Police speculate Troy was drawn to the area by the crowds who had gathered the previous night to see presidential candidate Caxton Wheeler, who was staying at the nearby Hotel Stearn.
“Oh, God,” Fletch said aloud.
The third was from the Wichita Eagle and Beacon.
Wichita—A resident of California, Susan Stratford, 26, was found beaten to death in a room at Cason’s Hotel early yesterday afternoon. The medical examiner reports she had been dead some hours.
The hotel employee, Jane Poltrow, who discovered the body, said she was later than usual cleaning that room because of the extra work caused by the campaign staff and press traveling with presidential candidate Caxton Wheeler, who had stayed in the hotel the night before.
Ms Straford, a computer engineer, was in Wichita on business. Police say apparently she was traveling alone.
“God, God.” Fletch looked at the remains of his sandwich on the bed and felt nauseous.
The fourth article reported the death of Alice Elizabeth Shields, “believed to have been pushed or thrown from the hotel’s roof, a few floors above the suite of presidential candidate Caxton Wheeler.”
The fifth article was from the Farmingdale Views.
Farmingdale—Mary Cantor, 34, who has worked as a chambermaid since shortly after the death of her husband, a Navy navigator, three years ago, was found strangled in a service elevator of the Farmingdale Hotel early yesterday morning …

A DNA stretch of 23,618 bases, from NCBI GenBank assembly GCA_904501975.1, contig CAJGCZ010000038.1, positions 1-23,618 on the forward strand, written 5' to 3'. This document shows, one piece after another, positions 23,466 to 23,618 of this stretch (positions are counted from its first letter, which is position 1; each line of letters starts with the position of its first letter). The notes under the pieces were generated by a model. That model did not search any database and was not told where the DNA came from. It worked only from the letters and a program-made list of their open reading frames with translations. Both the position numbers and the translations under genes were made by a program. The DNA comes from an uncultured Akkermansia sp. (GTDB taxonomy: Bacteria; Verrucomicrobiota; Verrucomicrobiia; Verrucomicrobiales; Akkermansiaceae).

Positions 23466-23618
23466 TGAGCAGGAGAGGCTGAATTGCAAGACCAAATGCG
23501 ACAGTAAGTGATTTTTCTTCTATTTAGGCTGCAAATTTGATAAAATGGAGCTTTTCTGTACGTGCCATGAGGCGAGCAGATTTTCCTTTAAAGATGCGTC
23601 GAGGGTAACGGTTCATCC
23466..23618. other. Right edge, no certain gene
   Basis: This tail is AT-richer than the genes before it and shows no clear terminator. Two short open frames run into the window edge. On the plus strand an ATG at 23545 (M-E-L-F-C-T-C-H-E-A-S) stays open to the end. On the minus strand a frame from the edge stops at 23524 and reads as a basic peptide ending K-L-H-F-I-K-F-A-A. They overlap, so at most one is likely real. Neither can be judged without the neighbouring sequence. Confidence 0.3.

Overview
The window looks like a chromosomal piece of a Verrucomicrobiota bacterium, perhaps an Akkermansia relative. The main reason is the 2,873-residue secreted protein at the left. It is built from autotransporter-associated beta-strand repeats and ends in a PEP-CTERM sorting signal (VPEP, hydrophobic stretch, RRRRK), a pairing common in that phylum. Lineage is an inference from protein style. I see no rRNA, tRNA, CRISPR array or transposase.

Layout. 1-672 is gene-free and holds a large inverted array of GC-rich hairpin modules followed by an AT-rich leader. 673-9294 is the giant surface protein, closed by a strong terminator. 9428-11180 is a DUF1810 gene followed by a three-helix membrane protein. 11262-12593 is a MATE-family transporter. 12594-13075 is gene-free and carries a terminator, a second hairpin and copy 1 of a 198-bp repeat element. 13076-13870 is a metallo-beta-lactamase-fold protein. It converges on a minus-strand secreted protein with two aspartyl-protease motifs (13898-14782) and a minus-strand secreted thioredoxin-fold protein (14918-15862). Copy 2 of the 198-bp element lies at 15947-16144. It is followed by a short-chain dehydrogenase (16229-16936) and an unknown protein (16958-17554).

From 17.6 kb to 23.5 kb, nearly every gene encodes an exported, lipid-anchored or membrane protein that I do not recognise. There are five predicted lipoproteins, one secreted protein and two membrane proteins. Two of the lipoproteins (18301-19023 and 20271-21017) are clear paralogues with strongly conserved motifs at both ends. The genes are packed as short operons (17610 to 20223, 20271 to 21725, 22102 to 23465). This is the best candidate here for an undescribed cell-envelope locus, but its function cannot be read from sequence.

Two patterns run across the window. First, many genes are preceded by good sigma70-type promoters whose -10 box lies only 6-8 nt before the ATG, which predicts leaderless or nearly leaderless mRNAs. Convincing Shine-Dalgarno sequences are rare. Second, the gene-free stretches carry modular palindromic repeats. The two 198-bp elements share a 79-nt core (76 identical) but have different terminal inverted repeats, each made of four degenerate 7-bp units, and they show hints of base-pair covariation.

Turning, Fletch steadied himself with his fingertips on the bureau. “God.” He saw himself start to sway in the mirror and closed his eyes. “And there are five….”
Numbly, Fletch answered the phone.
“Can’t talk now,” Fletch said. “Sorry. I shouldn’t have answered.”
Fletch shook his head to clear it. “Yes, Bill?”
“What’s the matter, Bill?”
“You said … you’d help me.”
“Fletch, my head. My head. It’s happening again. Worse. I’m scared. I don’t know what …”
“Bill, where are you?”
“Where in the auditorium, Bill?”
“Phones. At the back. By the phones.”
“Bill, look around you. Do you see anyone you know? Bill, is there a cop there?”
“Can’t see. It’s awful. What …?”
“Bill, stay there. I’ll be right there.”
“I’m about to … I don’t know …”
“I’ll be right there, Bill. Don’t do anything. Just stand there. I’ll be there as quick as I can.”